WHITESNAKE — Good To Be Bad (review)

WHITESNAKE — Good To Be Bad album cover Album · 2008 · Hard Rock Buy this album from MMA partners
4/5 ·
How many years has it been since Mr. Coverdale & Co. graced us with a new album? Well over 10, I’m sure. They’ve been back on the touring circuit now for a few years and have given us a live album & DVD, but this is the first album of all new material since 1997′s Restless Heart…and even that was billed as David Coverdale & Whitesnake (much like Sabbath’s Seventh Star, it was supposed to be a solo album). Since striking out on his own with 1978′s Snakebite, David Coverdale has put out some of the best Hard Rock the world has been privileged to receive. His bluesy, smoky voice is it’s own trademark and he’s instantly recognizable no matter where he pops up.

So what does Whitesnake 2008 have to offer? Judging by Good To Be Bad, I’d say plenty. This is a pure, timeless Hard Rock album of the highest caliber. It’s easily the band’s most raw, aggressive album since…well, probably ever. There is plenty of classic ‘Snake to go ‘round without all the slick production tricks that made many longtime fans roll their eyes in collective disgust on 1989′s Slip Of The Tongue. If anything, this album is like a blend of Slide It In and the self-titled 1987 offering, only more muscular.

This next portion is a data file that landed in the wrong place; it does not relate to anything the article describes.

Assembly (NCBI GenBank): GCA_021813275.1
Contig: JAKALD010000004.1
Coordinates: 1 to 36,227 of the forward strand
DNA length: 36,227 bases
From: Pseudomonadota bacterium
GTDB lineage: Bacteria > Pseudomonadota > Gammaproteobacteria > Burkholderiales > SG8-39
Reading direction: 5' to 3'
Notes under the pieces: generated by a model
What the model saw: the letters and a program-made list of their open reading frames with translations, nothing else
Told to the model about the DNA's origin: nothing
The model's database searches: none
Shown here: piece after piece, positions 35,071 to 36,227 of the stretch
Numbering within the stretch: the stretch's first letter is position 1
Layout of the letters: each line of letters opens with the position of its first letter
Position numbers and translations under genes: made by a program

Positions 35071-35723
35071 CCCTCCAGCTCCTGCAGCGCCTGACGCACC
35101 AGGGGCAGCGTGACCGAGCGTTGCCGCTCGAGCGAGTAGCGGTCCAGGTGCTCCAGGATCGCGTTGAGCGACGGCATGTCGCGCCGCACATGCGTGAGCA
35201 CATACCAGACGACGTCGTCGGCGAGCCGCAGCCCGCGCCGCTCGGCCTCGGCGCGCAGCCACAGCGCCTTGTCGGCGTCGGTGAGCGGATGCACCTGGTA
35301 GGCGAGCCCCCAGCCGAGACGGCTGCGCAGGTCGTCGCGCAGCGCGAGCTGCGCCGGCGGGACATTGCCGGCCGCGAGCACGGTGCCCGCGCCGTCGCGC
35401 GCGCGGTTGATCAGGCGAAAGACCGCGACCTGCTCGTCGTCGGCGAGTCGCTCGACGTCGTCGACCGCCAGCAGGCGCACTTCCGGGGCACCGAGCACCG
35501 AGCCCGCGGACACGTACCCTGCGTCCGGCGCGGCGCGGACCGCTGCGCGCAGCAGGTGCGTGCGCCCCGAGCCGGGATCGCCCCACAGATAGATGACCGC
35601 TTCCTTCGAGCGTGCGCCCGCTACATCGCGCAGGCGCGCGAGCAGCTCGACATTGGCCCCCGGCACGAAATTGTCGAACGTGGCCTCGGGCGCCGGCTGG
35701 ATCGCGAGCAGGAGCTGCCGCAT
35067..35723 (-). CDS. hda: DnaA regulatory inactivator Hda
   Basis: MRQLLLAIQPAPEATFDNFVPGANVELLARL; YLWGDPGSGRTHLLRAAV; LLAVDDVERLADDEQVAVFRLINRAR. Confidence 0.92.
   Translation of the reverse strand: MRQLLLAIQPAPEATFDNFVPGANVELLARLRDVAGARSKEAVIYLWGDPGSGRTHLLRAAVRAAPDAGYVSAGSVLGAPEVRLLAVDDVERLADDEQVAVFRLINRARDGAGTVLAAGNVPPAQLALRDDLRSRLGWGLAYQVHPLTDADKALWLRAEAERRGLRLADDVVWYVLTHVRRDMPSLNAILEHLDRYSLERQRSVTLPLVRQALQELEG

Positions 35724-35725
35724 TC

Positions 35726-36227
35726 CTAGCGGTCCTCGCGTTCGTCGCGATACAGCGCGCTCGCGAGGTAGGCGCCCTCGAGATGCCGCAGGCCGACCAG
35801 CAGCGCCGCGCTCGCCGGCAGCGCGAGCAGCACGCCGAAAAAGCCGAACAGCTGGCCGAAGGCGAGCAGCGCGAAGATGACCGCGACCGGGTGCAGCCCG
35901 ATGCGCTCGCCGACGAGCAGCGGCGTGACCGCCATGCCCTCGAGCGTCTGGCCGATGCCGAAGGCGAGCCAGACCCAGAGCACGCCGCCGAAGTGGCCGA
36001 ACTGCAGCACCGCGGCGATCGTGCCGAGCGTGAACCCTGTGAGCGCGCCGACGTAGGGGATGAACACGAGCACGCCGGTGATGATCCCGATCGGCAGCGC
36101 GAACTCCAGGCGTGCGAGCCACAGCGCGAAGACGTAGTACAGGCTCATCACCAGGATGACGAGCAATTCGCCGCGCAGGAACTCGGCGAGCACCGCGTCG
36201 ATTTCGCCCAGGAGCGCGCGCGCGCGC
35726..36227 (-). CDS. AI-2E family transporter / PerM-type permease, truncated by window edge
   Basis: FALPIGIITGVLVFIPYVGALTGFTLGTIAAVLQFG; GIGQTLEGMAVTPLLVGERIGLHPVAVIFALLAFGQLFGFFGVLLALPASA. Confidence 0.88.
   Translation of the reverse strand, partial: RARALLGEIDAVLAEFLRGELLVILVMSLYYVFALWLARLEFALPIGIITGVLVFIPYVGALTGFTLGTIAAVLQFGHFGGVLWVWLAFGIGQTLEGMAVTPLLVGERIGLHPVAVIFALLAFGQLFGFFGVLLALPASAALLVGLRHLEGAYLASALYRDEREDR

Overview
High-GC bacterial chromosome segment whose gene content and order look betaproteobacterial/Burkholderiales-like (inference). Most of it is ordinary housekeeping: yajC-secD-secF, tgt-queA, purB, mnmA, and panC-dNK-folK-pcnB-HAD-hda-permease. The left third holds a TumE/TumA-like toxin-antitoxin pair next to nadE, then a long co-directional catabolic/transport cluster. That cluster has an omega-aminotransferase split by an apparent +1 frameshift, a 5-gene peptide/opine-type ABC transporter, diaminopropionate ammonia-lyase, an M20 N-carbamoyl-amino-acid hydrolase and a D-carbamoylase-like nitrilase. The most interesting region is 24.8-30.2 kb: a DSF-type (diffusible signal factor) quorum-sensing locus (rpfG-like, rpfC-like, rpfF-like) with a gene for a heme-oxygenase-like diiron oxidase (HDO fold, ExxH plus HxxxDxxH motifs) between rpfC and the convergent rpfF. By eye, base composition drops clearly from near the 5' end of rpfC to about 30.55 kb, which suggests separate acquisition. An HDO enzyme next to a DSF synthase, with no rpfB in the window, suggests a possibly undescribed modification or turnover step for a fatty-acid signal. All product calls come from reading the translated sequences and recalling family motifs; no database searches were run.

“Best Years” comes flying out of the speakers sounding like a meaner Coverdale Page offering, nice and bluesy. Those wanting more song oriented fare from the boys fear not, “Can You Hear The Wind Blow” offers a mid-tempo swagger that only a veteran band can deliver. “All I Want, All I Need” is the closest the band comes to “Is This Love” with it’s Sykes-like melody and smooth delivery. The title track is patented Whitesnake with a hip-shaking groove and air-guitar riffing, as is “Lay Down Your Love”. The whole album explodes with the bluesy Hard Rock the band is known for. While the entire band is in top form, Doug Aldrich is the star of this album. His riffing & soulful solos are as big a part of this album as Coverdale’s pipes. There is honestly not a bad song on this entire collection.

So many bands who come back after a long absence simply fail to deliver. It’s not for lack of trying in most cases, it’s just that the magic is just gone a lot of the time. What made a band resonate with fans in the first place is gone and many times these “comeback” albums disappoint long time fans and tarnish a band’s legacy. Not so with Good To Be Bad…not at all. This is Whitesnake being Whitesnake, down to the bone. Kudos to Coverdale & friends for taking their time & giving fans a monster album.
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